3D Simulation of Low Salinity, Polymer, Conventional, Water-Flooding & Combination IOR Methods -- Heterogeneous & Varying Wetting Conditions
In this paper a five spot well patterns is used to study Low Salinity, Polymer, Conventional, Water-flooding and the combination of Polymer flooding and LSWF. The aforementioned cases are applied under different wetting conditions. Oil recovery is a function of reservoir forces. Effective IOR implementation requires the proactive identification and contribution of the dominating reservoir forces, over the course of the field development. The work in this paper uses a validated, compositional simulator in addition to validated relative permeability and capillary formulations to simulate LSWF, PF, Conventional, Water-flooding and combination of PF + LSWF in a multi-dimensional, anisotropic and aerially heterogeneous model, under various wetting conditions. Wettability modification is also simulated using start and end relative permeability, captured and validated from literature. The initial wetting state is an important criterion for LSWF. The incremental recovery in oil-wet systems, or "typical carbonate reservoirs," is more rapid and thus requires less dilution of the injected brine salinity. In addition, simulation results indicate substantial un-swept quantities of available oil saturation. Therefore, the role of polymer flooding is examined along with conventional water-flooding in wetting conditions where LSWF may not achieve significant incremental recovery. LSWF is not effective in intermediate wetting conditions and Polymer flooding yields higher recovery factors in all water wet conditions. The impact of reservoir damage has an adverse effect on the development's recovery factor and polymer flooding yields the highest incremental recovery in case of low permeability formations. In oil wet conditions the performance of PF and LSWF is similar especially in weak oil wet systems due to the equal contribution of their respective displacement efficiencies. In strong oil-wet conditions the combination of PF + LSWF yields the highest recovery factor. The wetting conditions, formation heterogeneity and permeability magnitude all impact IOR selection and suggest that each oil reservoir has a unique ionic environment that changes naturally and by human intervention, therefore it is important to study different IOR methods at different stages of the field development.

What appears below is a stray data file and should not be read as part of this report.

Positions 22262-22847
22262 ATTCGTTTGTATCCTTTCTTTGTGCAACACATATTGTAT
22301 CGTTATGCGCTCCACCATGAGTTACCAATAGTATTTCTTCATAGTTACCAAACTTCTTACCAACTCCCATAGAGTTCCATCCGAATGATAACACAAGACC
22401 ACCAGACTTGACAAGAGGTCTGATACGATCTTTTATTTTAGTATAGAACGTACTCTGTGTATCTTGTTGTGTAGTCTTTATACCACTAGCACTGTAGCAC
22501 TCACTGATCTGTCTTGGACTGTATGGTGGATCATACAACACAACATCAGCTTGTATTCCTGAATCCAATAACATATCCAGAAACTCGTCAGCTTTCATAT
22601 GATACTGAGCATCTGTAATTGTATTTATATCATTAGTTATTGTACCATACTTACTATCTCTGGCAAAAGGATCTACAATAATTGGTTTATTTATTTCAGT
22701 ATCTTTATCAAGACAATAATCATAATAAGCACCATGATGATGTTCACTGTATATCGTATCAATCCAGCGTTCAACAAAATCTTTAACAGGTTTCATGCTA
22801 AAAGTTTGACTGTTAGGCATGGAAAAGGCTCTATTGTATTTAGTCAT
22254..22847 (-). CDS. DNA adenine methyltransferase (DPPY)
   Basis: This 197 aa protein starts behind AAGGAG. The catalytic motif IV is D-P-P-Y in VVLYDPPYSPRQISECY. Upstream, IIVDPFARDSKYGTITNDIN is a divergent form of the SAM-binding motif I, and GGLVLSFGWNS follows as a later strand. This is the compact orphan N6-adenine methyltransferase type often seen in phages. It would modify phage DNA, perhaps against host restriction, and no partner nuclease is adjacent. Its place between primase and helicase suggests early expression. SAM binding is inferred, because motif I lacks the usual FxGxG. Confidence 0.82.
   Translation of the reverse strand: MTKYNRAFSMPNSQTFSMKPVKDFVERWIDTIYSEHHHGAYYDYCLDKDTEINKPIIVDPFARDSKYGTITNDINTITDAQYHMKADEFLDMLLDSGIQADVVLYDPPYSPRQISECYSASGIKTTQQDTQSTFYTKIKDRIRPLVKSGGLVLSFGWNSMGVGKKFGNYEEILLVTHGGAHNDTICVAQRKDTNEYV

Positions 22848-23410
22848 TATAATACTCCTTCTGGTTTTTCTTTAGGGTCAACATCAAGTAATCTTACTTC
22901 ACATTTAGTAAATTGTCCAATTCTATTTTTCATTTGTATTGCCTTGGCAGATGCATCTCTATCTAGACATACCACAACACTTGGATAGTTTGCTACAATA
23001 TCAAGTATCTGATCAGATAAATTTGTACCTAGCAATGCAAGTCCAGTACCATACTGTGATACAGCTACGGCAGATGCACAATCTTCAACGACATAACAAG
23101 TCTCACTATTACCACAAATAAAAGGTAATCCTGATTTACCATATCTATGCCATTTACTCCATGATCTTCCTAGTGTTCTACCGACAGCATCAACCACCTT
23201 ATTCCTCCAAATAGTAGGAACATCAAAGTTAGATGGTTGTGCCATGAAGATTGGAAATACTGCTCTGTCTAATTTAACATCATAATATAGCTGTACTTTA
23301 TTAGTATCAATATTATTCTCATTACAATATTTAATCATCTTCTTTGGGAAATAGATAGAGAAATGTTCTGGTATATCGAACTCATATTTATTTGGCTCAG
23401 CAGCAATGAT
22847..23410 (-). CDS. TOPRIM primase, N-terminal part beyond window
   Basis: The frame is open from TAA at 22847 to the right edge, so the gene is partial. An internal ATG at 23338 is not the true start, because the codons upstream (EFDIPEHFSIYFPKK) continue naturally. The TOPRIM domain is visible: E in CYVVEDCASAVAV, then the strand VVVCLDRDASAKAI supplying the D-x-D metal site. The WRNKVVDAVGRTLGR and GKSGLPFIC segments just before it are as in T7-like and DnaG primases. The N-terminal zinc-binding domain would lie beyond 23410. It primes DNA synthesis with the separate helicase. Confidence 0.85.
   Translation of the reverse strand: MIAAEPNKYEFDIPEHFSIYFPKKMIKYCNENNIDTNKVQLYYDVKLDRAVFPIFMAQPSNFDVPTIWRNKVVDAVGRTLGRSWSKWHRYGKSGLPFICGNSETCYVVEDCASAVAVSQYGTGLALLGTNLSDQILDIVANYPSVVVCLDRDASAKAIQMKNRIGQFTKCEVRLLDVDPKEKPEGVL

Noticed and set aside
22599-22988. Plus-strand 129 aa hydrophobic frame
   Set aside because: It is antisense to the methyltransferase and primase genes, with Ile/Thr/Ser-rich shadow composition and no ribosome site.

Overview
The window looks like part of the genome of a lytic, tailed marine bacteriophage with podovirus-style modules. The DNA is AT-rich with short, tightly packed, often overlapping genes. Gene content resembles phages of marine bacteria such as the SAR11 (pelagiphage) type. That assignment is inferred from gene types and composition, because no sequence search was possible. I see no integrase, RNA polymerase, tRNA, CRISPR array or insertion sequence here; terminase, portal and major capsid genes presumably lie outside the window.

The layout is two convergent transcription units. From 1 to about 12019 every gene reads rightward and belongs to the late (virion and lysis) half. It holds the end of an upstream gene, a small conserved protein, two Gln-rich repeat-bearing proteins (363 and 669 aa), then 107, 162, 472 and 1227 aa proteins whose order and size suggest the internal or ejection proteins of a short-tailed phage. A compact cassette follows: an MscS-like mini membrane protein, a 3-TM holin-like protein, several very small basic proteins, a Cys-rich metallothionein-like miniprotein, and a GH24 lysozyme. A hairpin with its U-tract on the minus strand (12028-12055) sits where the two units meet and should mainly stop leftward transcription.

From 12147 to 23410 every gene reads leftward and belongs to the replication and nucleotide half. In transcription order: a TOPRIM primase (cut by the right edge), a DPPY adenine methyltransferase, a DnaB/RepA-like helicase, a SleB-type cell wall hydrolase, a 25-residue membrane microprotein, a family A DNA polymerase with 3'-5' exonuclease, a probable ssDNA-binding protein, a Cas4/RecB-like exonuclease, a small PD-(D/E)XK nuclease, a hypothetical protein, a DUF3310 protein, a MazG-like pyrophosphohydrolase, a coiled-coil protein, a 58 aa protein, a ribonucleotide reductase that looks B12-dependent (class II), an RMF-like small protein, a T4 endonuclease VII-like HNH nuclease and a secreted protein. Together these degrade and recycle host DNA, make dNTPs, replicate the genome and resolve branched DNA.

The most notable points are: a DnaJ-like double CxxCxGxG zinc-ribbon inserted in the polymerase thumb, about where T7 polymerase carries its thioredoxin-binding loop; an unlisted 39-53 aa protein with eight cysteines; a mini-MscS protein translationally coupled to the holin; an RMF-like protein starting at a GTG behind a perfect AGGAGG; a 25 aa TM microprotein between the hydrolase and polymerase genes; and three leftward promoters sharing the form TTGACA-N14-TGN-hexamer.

A. Aladasani et al., "3D Simulation of Low Salinity, Polymer, Conventional, Water-Flooding & Combination IOR Methods -- Heterogeneous & Varying Wetting Conditions," Proceedings of the SPE/IATMI Asia Pacific Oil and Gas Conference and Exhibition (2015, Nusa Dua, Bali, Indonesia), Society of Petroleum Engineers (SPE), Oct 2015.
The definitive version is available at http://dx.doi.org/10.2118/176315-MS
SPE/IATMI Asia Pacific Oil and Gas Conference and Exhibition (2015: Oct. 20-22, Nusa Dua, Bali, Indonesia)
Geosciences and Geological and Petroleum Engineering
Keywords and Phrases
Curricula; Floods; Mechanical Permeability; Oil Field Development; Oil Well Flooding; Petroleum Engineering; Petroleum Prospecting; Petroleum Reservoir Evaluation; Polymers; Recovery; Reservoirs (Water); Well Flooding; Carbonate Reservoir; Compositional Simulators; Displacement Efficiency; Heterogeneous Modeling; Human Intervention; Ionic Environment; Relative Permeability; Wetting Conditions; Petroleum Reservoir Engineering
International Standard Book Number (ISBN)
Article - Conference proceedings
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